Chronic cholecystitis is a prolonged, subacute condition caused by the mechanical or functional dysfunction of the emptying of the gallbladder. It presents with chronic symptomatology that can be accompanied by acute exacerbations of more pronounced symptoms (acute biliary colic), or it can progress to a more severe form of cholecystitis requiring urgent intervention (acute cholecystitis). There are classic signs and symptoms associated with this disease as well as prevalence in certain patient populations. The two forms of chronic cholecystitis are with cholelithiasis (with gallstones), and acalculous (without gallstones).
Cholecystitis is inflammation of the gallbladder. Symptoms include right upper abdominal pain, nausea, vomiting, and occasionally fever. Often gallbladder attacks (biliary colic) precede acute cholecystitis. The pain lasts longer in cholecystitis than in a typical gallbladder attack. Without appropriate treatment, recurrent episodes of cholecystitis are common. Complications of acute cholecystitis include gallstone pancreatitis, common bile duct stones, or inflammation of the common bile duct.[rx][rx]
Types of Chronic Cholecystitis
The following types of cholecystitis
- Acute calculous cholecystitis – Gallstones blocking the flow of bile account for 90% of cases of cholecystitis (acute calculous cholecystitis). The blockage of bile flow leads to thickening and buildup of bile causing an enlarged, red, and tense gallbladder.[rx] The gallbladder is initially sterile but often becomes infected by bacteria, predominantly E. coli, Klebsiella, Streptococcus, and Clostridium species.[rx] Inflammation can spread to the outer covering of the gallbladder and surrounding structures such as the diaphragm, causing referred right shoulder pain.[rx]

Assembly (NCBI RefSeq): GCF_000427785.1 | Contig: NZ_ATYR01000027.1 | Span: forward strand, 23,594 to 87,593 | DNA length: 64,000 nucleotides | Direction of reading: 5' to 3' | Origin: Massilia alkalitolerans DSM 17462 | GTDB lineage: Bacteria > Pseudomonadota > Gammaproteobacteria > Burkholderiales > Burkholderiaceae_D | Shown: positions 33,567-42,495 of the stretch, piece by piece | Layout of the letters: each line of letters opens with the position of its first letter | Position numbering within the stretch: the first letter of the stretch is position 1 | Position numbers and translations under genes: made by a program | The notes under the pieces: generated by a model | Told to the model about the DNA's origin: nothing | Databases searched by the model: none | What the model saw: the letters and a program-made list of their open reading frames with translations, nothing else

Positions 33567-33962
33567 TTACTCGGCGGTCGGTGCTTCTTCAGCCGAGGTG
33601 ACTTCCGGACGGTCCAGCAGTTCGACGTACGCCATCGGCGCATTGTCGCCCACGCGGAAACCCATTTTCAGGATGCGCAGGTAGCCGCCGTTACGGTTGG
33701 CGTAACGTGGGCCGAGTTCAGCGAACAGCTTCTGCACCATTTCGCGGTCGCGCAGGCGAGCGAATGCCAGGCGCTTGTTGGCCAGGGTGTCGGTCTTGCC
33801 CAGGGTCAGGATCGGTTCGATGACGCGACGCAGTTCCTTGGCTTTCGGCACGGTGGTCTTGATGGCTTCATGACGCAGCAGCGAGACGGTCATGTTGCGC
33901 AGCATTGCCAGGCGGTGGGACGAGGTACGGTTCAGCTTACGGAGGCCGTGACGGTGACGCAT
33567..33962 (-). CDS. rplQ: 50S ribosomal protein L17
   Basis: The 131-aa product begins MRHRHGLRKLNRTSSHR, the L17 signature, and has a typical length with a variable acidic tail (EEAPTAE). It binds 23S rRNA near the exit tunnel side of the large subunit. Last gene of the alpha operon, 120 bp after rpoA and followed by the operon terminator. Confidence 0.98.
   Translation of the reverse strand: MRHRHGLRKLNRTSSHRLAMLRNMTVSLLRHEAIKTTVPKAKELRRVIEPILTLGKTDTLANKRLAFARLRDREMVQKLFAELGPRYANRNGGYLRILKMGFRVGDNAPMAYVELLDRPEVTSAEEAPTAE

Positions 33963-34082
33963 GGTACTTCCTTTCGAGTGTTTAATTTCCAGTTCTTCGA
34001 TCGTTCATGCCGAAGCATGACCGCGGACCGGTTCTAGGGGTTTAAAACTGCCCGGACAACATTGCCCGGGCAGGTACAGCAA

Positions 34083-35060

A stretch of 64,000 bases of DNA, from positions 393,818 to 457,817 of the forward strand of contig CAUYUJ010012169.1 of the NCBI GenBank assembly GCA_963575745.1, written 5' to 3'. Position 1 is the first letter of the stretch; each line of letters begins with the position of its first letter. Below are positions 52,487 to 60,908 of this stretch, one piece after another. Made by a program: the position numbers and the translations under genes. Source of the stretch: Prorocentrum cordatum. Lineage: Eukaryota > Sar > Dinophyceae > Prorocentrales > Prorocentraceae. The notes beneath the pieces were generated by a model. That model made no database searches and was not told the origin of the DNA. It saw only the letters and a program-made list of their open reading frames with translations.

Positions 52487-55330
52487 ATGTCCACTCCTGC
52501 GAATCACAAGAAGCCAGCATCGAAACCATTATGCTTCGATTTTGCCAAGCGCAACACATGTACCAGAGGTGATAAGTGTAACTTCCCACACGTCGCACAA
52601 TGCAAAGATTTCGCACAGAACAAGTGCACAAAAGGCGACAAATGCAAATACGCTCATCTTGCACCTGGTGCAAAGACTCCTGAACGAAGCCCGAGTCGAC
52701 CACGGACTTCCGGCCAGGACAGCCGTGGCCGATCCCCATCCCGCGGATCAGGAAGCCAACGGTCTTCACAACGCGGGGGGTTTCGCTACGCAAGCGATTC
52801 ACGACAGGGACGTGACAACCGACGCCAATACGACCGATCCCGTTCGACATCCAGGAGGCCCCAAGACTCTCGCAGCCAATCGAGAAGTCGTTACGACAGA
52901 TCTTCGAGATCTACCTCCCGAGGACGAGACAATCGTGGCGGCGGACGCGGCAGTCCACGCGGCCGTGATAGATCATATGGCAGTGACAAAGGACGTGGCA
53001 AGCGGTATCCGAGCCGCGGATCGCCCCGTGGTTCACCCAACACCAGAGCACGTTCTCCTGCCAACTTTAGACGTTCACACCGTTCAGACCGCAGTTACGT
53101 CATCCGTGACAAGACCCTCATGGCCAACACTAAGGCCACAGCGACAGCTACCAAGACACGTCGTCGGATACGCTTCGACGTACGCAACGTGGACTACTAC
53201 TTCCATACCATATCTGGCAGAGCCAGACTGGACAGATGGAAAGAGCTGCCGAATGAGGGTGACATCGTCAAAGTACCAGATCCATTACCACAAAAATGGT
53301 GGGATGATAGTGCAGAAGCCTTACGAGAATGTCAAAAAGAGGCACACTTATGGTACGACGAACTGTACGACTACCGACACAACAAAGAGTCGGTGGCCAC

- Acalculous cholecystitis – In acalculous cholecystitis, no stone is in the biliary ducts.[rx] It accounts for 5–10% of all cases of cholecystitis and is associated with high morbidity and mortality rates.[rx] Acalculous cholecystitis is typically seen in people who are hospitalized and critically ill.[rx] Males are more likely to develop acute cholecystitis following surgery in the absence of trauma. It is associated with many causes including vasculitis, chemotherapy, major trauma or burns.[rx]
- Chronic cholecystitis – Chronic cholecystitis occurs after repeated episodes of acute cholecystitis and is almost always due to gallstones.[rx] Chronic cholecystitis may be asymptomatic, may present as a more severe case of acute cholecystitis, or may lead to a number of complications such as gangrene, perforation, or fistula formation.[rx][rx] Xanthogranulomatous cholecystitis (XGC) is a rare form of chronic cholecystitis that mimics gallbladder cancer although it is not cancerous.[rx][rx] It was first reported in the medical literature in 1976 by McCoy and colleagues.[rx][rx]
Causes of Chronic Cholecystitis
Cholecystitis occurs when your gallbladder becomes inflamed. Gallbladder inflammation can be caused by: